As countries progress economically, healthcare spending per capita also rises at a proportionate level. The world spending on healthcare is expected to increase from close to US $ 8 trillion in 2013 to close to US $ 18 trillion in 2040 in purchasing power adjusted dollars. Healthcare MENA spending is expected to grow to close to US$ 150 billion in 2020. Zooming into the GCC, it will account for approximately US$ 70 billion of this spending which would be a compounded annual growth rate of over 12 %, one of the highest for any part of the world.
Main MENA Healthcare spend drivers
The demand for quality healthcare facilities in the MENA region has been growing dramatically. Some of the main drivers for this are:
The growing population, over the last six years, the population of the MENA region has increased by 1.9% per annum, to reach approximately 470 million, this is well above the global average of 1.1%. An Ageing population acts as a further contributor to the MENA healthcare spend
A need to increase healthcare spend as a percentage of GDP.
The increasing prevalence of lifestyle diseases are expected to continue to drive the demand for healthcare services across the MENA region.
The development of the Health Insurance Sector, including governments making health insurance mandatory across the GCC by 2020 which will act as a significant driver of further private sector investment.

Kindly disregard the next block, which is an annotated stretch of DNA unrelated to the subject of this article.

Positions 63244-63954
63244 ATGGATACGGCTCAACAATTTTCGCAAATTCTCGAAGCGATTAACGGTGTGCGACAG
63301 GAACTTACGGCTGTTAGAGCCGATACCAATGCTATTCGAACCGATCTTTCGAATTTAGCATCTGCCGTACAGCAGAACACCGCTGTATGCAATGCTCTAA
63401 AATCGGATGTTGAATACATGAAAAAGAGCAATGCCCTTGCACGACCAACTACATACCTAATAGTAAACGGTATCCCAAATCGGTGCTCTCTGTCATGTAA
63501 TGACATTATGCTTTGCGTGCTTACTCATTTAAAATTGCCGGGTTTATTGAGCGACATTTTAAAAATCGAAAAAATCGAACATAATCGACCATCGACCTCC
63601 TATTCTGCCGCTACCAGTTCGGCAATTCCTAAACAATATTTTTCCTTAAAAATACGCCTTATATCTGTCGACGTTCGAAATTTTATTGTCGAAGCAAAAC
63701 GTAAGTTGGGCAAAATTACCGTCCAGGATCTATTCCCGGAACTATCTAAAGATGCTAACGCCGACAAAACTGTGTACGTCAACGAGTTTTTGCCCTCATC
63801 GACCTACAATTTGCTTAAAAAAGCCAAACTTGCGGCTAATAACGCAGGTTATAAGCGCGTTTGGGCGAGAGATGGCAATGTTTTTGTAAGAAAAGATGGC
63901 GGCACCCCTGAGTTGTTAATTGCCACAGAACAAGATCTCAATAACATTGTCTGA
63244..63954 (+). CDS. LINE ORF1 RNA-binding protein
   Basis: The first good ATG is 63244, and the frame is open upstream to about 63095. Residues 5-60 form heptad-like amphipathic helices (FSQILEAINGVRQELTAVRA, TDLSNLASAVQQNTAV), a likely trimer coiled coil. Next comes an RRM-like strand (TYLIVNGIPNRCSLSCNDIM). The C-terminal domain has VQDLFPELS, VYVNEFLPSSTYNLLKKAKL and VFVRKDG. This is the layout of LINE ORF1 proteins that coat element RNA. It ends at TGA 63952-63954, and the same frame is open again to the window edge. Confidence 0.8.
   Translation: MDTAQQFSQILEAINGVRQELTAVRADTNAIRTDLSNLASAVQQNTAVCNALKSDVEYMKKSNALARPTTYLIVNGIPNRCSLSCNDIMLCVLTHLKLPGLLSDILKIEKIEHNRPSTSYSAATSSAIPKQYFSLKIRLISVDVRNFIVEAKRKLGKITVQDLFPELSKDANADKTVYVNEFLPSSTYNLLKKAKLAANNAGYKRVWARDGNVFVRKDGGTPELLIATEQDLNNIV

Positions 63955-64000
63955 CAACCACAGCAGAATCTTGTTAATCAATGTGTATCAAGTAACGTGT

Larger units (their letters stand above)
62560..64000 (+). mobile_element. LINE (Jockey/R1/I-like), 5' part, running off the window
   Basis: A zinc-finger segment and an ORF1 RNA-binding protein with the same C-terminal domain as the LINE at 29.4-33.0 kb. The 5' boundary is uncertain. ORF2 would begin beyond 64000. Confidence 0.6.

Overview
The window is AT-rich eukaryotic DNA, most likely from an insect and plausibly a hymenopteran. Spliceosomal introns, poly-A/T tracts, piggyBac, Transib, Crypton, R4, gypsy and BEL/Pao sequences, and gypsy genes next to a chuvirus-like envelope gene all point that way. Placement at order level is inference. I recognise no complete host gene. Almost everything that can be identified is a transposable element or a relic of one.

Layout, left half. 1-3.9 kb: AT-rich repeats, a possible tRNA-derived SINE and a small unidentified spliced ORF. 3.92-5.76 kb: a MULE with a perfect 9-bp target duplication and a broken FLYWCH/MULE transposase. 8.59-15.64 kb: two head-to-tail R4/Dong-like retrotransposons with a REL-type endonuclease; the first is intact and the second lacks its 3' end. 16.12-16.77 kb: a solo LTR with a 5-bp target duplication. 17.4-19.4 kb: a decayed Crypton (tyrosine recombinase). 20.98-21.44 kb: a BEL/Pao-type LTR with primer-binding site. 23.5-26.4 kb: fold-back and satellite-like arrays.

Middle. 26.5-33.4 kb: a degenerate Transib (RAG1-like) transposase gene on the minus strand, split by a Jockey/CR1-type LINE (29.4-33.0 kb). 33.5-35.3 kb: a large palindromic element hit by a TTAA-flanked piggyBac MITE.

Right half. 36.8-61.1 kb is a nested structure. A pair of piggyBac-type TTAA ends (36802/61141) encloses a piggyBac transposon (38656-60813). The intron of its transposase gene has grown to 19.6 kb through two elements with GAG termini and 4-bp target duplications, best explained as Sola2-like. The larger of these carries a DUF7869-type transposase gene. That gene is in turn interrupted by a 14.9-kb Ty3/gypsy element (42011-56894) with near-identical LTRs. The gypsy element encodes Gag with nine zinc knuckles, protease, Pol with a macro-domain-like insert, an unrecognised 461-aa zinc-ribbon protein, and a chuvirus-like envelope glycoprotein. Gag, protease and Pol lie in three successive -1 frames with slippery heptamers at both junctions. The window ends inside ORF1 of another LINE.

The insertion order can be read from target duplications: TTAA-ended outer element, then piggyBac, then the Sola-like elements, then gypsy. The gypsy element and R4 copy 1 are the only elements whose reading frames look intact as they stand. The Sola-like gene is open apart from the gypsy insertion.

A significant thrust by some of the countries in this region to develop a Health and Wellness Industry. Dubai welcomed approximately 14.9 million tourists with a target of 20 million visitors by 2020. As these numbers continue to grow the wellness industry will help increase the average length of stay in the city thereby constituting as a significant contributor
Regional Healthcare Initiatives
In response to this we have seen a number of large scale healthcare driven projects both planned and under development. Regional governments recognising the need for this in the long term development of their nations have supported and invested in MENA healthcare.
Dubai in particular has been ahead of the curve when it comes to setting up healthcare infrastructure. For e.g. Dubai Healthcare City the healthcare free zone was launched 15 years ago.
More recently the Dubai Government has also put in place a ‘future accelerators’ program across a myriad of industries by pairing global talent and technology companies with government organisations to provide transformational solutions. In healthcare one such initiative was the possibilities of 3D manufactured prosthetic limbs, further seeding a very innovative approach towards healthcare solutions.
There has also been a significant investment by the private sector in MENA healthcare, recognising the long term opportunity of this real estate asset class. Within some of the larger freehold markets of Dubai and Abu Dhabi, targeting an ever more sophisticated buyer- audience of international buyers, developers of large master planned communities are positioning clinics and non-specialist healthcare facilities in their developments to add further value to the overall mixed use development.